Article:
Hide
        magnusp Magnus Pierre added a comment -

        Some findings:
        The plugin is much improved, but I found some issues that might be looked at:

        Metadata for tables only available if URL does not contain target database and only contain the path to the server. (MYSQL) - This is not how it need to work since it excludes many databases such as Netezza that demands to have a target database as part of the URL. (at least when I tried them)

        I personally do not think it is a good idea to have the connection to the database as part of the constructor method for the plugin. It is not possible to create a plugin statement in drill for a db that is not online, even though the information is valid. One alternative is to actually check enabled or not in the json before deciding to connect to db.

        The constructor need to throw the correct error message in case of valid json but invalid connection otherwise it will be hard to understand where the real problem lies.

        SHOW TABLES does not work for schemas returned from JDBC plugin.

        Join pushdown works for simple constructs such as:
        select * from
        mp.employees.`employees` e
        INNER JOIN
        mp.employees.`salaries` s
        ON e.`EMP_NO` = s.`EMP_NO`
        WHERE s.`to_date` > CURRENT_DATE

        But is not happening when writing it as:
        select * from
        mp.employees.`employees` e
        INNER JOIN
        mp.employees.`salaries` s
        ON e.`EMP_NO` = s.`EMP_NO`
        AND s.`to_date` > CURRENT_DATE

        Which is quite common-place.

        A more complex query:
        select * from
        mp.employees.`employees` e
        INNER JOIN
        mp.employees.`salaries` s
        ON e.`EMP_NO` = s.`EMP_NO`
        INNER JOIN
        mp.employees.`dept_emp` ed
        ON e.`EMP_NO` = ed.`EMP_NO`
        WHERE s.`to_date` > CURRENT_DATE and ed.`to_date` > CURRENT_DATE

        Fail with:
        org.apache.drill.common.exceptions.UserRemoteException: SYSTEM ERROR: IllegalStateException: Already had POJO for id (java.lang.Integer) [com.fasterxml.jackson.annotation.ObjectIdGenerator$IdKey@3372bbe8] Fragment 1:0 [Error Id: b34092c2-9225-4e37-9955-3a28b6215d97 on administorsmbp2.lan:31010]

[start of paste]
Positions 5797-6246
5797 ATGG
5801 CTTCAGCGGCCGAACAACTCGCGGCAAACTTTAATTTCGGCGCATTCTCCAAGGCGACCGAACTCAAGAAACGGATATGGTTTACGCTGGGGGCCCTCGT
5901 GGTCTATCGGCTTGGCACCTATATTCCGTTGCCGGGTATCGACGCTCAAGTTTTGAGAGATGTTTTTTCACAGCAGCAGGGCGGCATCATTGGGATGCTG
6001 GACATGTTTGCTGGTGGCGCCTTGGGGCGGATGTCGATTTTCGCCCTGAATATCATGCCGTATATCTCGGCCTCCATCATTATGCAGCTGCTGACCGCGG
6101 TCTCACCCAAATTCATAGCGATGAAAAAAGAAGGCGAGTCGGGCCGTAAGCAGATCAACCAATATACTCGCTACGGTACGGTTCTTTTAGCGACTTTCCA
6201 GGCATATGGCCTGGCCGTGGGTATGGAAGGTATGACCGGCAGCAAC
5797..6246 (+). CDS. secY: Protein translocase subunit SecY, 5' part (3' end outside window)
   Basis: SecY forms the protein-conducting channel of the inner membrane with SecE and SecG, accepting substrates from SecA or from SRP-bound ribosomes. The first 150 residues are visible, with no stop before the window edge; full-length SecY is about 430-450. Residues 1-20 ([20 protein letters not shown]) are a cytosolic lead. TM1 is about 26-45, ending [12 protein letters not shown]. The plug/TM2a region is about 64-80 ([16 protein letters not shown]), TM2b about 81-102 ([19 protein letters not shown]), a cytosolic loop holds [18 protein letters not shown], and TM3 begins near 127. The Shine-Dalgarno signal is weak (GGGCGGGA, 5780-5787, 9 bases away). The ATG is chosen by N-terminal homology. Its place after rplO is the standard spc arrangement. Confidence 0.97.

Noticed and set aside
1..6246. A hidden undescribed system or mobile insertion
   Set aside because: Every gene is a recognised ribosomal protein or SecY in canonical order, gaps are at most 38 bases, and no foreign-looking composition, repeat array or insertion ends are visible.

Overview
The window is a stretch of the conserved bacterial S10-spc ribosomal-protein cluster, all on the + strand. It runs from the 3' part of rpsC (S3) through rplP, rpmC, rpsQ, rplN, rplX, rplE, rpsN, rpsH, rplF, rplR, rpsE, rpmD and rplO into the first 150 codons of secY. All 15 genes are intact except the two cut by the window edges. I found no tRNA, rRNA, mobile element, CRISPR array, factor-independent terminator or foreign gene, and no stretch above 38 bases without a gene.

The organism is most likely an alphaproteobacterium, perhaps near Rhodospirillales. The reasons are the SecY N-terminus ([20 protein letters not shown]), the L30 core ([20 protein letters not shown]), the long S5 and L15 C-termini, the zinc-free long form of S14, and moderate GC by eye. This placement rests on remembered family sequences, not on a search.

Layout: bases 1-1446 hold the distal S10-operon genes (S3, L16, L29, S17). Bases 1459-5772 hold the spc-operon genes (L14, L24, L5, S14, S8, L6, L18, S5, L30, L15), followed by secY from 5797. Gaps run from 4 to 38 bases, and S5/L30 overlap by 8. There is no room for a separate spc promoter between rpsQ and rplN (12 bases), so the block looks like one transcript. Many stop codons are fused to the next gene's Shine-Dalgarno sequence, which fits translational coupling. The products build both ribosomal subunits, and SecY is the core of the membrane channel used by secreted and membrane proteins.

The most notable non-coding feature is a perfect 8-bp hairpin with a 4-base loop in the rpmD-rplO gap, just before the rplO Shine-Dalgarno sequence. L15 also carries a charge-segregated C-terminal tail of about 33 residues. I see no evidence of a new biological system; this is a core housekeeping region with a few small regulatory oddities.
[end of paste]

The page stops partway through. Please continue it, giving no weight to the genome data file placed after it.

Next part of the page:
I have not investigated it further.

        Show
        magnusp Magnus Pierre added a comment - Some findings: The plugin is much improved, but I found some issues that might be looked at: Metadata for tables only available if URL does not contain target database and only contain the path to the server. (MYSQL) - This is not how it need to work since it excludes many databases such as Netezza that demands to have a target database as part of the URL. (at least when I tried them) I personally do not think it is a good idea to have the connection to the database as part of the constructor method for the plugin. It is not possible to create a plugin statement in drill for a db that is not online, even though the information is valid. One alternative is to actually check enabled or not in the json before deciding to connect to db. The constructor need to throw the correct error message in case of valid json but invalid connection otherwise it will be hard to understand where the real problem lies. SHOW TABLES does not work for schemas returned from JDBC plugin. Join pushdown works for simple constructs such as: select * from mp.employees.`employees` e INNER JOIN mp.employees.`salaries` s ON e.`EMP_NO` = s.`EMP_NO` WHERE s.`to_date` > CURRENT_DATE But is not happening when writing it as: select * from mp.employees.`employees` e INNER JOIN mp.employees.`salaries` s ON e.`EMP_NO` = s.`EMP_NO` AND s.`to_date` > CURRENT_DATE Which is quite common-place. A more complex query: select * from mp.employees.`employees` e INNER JOIN mp.employees.`salaries` s ON e.`EMP_NO` = s.`EMP_NO` INNER JOIN mp.employees.`dept_emp` ed ON e.`EMP_NO` = ed.`EMP_NO` WHERE s.`to_date` > CURRENT_DATE and ed.`to_date` > CURRENT_DATE Fail with: org.apache.drill.common.exceptions.UserRemoteException: SYSTEM ERROR: IllegalStateException: Already had POJO for id (java.lang.Integer) [com.fasterxml.jackson.annotation.ObjectIdGenerator$IdKey@3372bbe8] Fragment 1:0 [Error Id: b34092c2-9225-4e37-9955-3a28b6215d97 on administorsmbp2.lan:31010] I have not investigated it further.
        Hide
        jnadeau Jacques Nadeau added a comment -

        Moving to 1.3. The plugin has an issue with pushing down certain types of expressions. People are welcome to use the current patch as it is very functional. However, we should hold off merging until the plugin correctly identifies expressions trees that can be pushed down into JDBC versus that cannot. An example failing query is

        SELECT CONVERT_FROM(a,'JSON') FROM jdbctable;
        
        Show
        jnadeau Jacques Nadeau added a comment - Moving to 1.3. The plugin has an issue with pushing down certain types of expressions. People are welcome to use the current patch as it is very functional. However, we should hold off merging until the plugin correctly identifies expressions trees that can be pushed down into JDBC versus that cannot. An example failing query is SELECT CONVERT_FROM(a,'JSON') FROM jdbctable;
        Hide
        jnadeau Jacques Nadeau added a comment -

        I'll post an updated patch shortly. It addresses your error issues. The example in the middle, however, includes a local filtering join condition. We won't initially support pushing this down. Did you mean to write:

        select * from 
        mp.employees.`employees` e